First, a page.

Students who lack confidence may also be hesitant to set goals for themselves or make plans for the future. They might assume that they’re going to fail before they even start and feel that it’s not worth trying if they make a mistake or don’t achieve the goal completely by a certain deadline.
Sometimes, students who struggle with their confidence may also get defensive more easily than others.
These kinds of students might perceive any type of feedback or constructive criticism to be an attack. This, in turn, can make it hard for teachers and others to get through to them about what they can do to improve.
Students who aren’t confident might be more secretive, too. For example, they might hide their grades or withhold homework, even though they’ve completed it, because they’re not confident that they did it correctly or performed as well as their peers.
Students who aren’t confident may seek validation and approval from their teachers or their peers more often than those who are confident. Because they’re not confident in their own abilities, they might try to seek assurance from others that they are good at certain things or are doing them the right way.
These kinds of students might need a lot of reassurance that they’re smart, that they’re good students, or that they’re doing a particular task or assignment correctly. They might ask a lot of leading questions to try and bolster their confidence.
It’s clear that confidence matters for students of all ages. How can you help your students to start building confidence, though? What should you do if you’ve noticed any of the warning signs mentioned above?
Here are a few suggestions to get you started:
To boost students’ confidence, teachers need to celebrate small achievements, not just big victories and major milestones.
These celebrations should be individualized as much as possible, too. For example, if a child gets 4 problems wrong on a math test when last week they missed 5, that’s something worth celebrating, even if there’s still room for improvement.
Teachers should show students how to set manageable, realistic goals. They can walk them through the SMART goal-setting framework, for example, to show them how they can set goals that are Specific, Measurable, Attainable, Realistic, and Time-bound.
This can help students to set manageable goals, which also increases the likelihood that they’ll achieve them (which is great for their confidence).
As a teacher, it is your job to provide corrections and constructive criticism to your students. At the same time, though, there’s a difference between providing corrections and being nit-picky or overly particular.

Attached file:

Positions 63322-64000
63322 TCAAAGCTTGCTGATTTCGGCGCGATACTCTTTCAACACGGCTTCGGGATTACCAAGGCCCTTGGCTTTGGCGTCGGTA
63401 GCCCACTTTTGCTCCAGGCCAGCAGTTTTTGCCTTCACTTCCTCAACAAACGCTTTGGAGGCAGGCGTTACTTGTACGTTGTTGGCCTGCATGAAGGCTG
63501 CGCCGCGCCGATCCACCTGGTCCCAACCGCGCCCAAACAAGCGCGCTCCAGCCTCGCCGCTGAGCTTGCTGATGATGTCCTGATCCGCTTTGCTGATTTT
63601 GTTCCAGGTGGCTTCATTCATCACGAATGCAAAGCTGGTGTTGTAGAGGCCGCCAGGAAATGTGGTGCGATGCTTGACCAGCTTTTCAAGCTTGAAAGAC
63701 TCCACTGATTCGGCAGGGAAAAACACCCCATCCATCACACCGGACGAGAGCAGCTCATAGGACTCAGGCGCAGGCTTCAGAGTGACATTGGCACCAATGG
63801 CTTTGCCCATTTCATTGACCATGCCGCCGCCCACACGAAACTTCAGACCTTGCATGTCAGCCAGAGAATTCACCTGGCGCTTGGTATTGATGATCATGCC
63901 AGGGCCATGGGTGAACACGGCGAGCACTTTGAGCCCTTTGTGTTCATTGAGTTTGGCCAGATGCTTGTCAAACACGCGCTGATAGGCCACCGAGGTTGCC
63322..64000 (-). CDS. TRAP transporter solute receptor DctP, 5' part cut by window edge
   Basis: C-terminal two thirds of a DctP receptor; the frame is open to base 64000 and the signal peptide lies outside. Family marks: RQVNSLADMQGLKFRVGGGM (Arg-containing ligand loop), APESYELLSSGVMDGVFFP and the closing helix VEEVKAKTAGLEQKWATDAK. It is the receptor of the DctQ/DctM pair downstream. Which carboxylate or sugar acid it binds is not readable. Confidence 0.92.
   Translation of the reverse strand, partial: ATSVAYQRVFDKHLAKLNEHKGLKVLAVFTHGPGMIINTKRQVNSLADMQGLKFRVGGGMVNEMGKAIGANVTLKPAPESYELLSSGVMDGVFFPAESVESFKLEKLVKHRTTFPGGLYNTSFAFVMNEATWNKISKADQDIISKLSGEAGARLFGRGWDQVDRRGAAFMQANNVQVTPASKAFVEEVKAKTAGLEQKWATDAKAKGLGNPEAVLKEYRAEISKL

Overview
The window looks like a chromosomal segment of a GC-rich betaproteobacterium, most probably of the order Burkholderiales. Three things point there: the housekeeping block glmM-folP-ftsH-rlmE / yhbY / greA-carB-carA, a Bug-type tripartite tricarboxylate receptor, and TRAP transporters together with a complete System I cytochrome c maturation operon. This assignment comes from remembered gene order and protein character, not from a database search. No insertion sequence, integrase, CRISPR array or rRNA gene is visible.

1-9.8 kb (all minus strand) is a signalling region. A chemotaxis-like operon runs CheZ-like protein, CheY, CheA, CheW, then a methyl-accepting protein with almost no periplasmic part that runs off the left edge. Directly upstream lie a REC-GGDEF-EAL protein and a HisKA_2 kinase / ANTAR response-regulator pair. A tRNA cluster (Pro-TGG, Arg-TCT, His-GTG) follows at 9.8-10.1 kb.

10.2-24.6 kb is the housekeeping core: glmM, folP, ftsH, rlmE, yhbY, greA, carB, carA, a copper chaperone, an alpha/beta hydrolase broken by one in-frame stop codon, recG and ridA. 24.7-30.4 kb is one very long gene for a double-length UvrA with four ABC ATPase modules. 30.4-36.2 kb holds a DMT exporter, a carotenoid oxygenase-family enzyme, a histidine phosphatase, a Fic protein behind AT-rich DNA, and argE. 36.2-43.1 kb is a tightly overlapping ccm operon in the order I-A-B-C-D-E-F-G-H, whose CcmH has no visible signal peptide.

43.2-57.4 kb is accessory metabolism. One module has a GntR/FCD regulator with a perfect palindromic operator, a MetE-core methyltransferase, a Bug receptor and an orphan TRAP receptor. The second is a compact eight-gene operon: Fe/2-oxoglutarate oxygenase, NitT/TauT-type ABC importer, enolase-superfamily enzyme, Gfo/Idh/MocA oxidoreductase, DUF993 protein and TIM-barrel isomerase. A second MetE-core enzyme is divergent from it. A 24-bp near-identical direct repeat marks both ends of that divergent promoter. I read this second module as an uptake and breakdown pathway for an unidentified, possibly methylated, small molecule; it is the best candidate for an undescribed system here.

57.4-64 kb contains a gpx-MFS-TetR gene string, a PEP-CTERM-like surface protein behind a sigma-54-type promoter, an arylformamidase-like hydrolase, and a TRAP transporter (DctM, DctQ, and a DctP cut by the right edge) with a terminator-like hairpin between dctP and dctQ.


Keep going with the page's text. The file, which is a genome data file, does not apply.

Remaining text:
Sometimes, it’s best to lower your expectations a bit and avoid over-correcting. This is especially true if your approach seems to be harming a child’s confidence.
One way to help students build confidence is to encourage regular reflection and journaling.
Giving students space to write in a journal, for example, can help them to get clear on their achievements over the last week, month, quarter, etc. This, in turn, can boost their confidence and help them see the progress they’ve made, which they might not have been able to do if they weren’t given a chance to reflect and list their accomplishments.
Some students need extra help and support compared to others. If you notice that some of your students are making as much progress as their peers, or if they seem to be having a hard time grasping certain concepts, do your best to make time for them.
Invite them to come to your classroom before school or stay after to get extra help. You can provide them with extra resources, too, so they can get more practice with a particular task or subject at home.
Finally, look for ways to allow students to make decisions. For example, you can task students with rearranging the seating in the classroom or coming up with a classroom motto. These kinds of tasks might seem small to you, but they empower students and help them build confidence.
Now that you know more about the importance of confidence to help students achieve better learning outcomes and get more out of their time in the classroom, it’s time to reevaluate the steps you take to build confidence.
Follow the steps outlined above so you can create a plan that empowers your students and gives them the tools they need to develop a stronger sense of confidence in themselves and their abilities.